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Study Type : Interventional  (Clinical Trial)
Enrollment : 6600 participants
Allocation: Randomized
Intervention Model: Parallel Assignment
Masking: Single
Primary Purpose: Diagnostic
Official Title: Randomized Controlled Trial to Prevent Child Violence
Study Start Date : September 2001
Actual Study Completion Date : July 2006

Primary Outcome Measures :
  1. media use time
  2. discipline techniques used
  3. firearm storage patterns

Secondary Outcome Measures :
  1. knowledge about appropriate media exposure for children
  2. knowledge about appropriate discipline techniques for children
  3. knowledge about appropriate safe firearm storage

Information from the National Library of Medicine

Choosing to participate in a study is an important personal decision. Talk with your doctor and family members or friends about deciding to join a study. To learn more about this study, you or your doctor may contact the study research staff using the contacts provided below. For general information, Learn About Clinical Studies.

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Ages Eligible for Study:   18 Years and older   (Adult, Older Adult)
Sexes Eligible for Study:   All
Accepts Healthy Volunteers:   Yes

Inclusion Criteria

  • Parent or legal guardian seen in pediatrician's office for well child exam for their 2 to 11 year old children
  • Parent/guardian is with the child the majority of time when the child is at home
  • English or Spanish speaking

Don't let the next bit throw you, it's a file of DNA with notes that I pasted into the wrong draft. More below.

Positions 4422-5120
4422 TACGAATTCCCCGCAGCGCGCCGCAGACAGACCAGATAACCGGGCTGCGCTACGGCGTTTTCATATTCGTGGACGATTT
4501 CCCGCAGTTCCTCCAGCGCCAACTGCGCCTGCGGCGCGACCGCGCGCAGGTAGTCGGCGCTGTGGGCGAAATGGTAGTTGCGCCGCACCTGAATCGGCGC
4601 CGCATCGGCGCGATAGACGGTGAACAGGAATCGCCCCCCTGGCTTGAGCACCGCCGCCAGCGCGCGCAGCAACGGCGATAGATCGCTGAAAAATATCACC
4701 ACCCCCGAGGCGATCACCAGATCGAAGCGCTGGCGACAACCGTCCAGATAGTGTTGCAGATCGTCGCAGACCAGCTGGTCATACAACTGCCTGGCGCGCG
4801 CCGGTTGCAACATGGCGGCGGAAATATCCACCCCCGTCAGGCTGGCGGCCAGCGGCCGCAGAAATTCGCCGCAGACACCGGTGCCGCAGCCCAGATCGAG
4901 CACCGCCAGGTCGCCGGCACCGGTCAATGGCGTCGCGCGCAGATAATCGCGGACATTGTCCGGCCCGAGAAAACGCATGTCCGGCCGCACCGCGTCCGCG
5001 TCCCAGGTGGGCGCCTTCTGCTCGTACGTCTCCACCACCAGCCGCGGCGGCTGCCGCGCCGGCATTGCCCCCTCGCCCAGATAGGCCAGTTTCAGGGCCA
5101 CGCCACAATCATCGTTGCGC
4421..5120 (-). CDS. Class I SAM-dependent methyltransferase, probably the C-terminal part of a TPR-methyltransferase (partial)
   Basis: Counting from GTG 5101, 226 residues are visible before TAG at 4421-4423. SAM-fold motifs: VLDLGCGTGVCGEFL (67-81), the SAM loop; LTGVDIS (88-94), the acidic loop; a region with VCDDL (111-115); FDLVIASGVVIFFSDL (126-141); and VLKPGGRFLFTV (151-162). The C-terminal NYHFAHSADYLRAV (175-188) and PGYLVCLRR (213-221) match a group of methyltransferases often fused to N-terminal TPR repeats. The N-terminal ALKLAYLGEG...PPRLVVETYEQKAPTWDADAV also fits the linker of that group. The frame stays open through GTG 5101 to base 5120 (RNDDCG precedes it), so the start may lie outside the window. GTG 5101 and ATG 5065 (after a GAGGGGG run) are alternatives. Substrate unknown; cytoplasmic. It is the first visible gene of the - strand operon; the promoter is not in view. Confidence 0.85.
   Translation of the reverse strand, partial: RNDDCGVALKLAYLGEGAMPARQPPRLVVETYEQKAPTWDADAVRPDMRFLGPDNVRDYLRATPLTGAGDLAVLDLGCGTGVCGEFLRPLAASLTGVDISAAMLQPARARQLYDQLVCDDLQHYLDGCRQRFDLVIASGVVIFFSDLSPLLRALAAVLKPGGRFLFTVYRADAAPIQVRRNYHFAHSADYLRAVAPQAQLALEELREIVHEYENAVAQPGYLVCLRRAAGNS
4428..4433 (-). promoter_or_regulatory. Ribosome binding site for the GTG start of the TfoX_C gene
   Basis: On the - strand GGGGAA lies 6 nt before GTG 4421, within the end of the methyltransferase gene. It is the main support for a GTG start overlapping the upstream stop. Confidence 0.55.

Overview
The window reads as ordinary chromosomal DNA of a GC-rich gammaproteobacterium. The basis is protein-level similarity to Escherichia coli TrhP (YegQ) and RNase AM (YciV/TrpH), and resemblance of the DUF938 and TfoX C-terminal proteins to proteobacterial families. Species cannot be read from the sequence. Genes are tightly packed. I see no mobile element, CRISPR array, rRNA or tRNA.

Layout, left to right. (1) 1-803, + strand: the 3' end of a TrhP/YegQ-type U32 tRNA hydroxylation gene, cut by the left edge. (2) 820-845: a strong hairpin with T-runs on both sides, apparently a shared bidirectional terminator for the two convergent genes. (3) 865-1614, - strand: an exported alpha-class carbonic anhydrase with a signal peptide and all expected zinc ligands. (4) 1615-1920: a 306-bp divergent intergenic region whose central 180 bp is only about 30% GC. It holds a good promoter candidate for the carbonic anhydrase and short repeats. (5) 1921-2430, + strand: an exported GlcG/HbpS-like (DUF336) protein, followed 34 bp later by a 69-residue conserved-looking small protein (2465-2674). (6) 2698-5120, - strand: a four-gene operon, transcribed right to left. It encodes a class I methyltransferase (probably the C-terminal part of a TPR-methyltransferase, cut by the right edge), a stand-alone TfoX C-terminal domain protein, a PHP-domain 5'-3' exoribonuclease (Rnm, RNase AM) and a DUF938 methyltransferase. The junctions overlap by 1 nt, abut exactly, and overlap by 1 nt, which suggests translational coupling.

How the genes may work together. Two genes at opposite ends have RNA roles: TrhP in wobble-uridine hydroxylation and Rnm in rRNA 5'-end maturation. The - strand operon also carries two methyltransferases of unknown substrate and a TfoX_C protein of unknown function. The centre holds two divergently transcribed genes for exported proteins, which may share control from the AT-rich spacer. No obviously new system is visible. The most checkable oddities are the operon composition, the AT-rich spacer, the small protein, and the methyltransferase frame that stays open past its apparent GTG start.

• Anticipate being at the same phone number for 6 to 12 months

Exclusion Criteria

  • Sick child visit
  • One child in family already enrolled
  • No telephone contact information
  • Language other than English or Spanish spoken

Information from the National Library of Medicine

To learn more about this study, you or your doctor may contact the study research staff using the contact information provided by the sponsor.

Please refer to this study by its identifier (NCT number): NCT00056940

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United States, Tennessee
Vanderbilt Universitiy School of Medicine
Nashville, Tennessee, United States, 37232
Sponsors and Collaborators
Eunice Kennedy Shriver National Institute of Child Health and Human Development (NICHD)
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Principal Investigator: Shari Barkin, MD, MSHS Vanderbilt University School of Medicine
Layout table for additonal information Identifier: NCT00056940    
Other Study ID Numbers: 1R01HD42260-1
First Posted: March 27, 2003    Key Record Dates
Last Update Posted: April 24, 2007
Last Verified: April 2007
Keywords provided by Eunice Kennedy Shriver National Institute of Child Health and Human Development (NICHD):
Parenting strategies
Media use
Firearm storage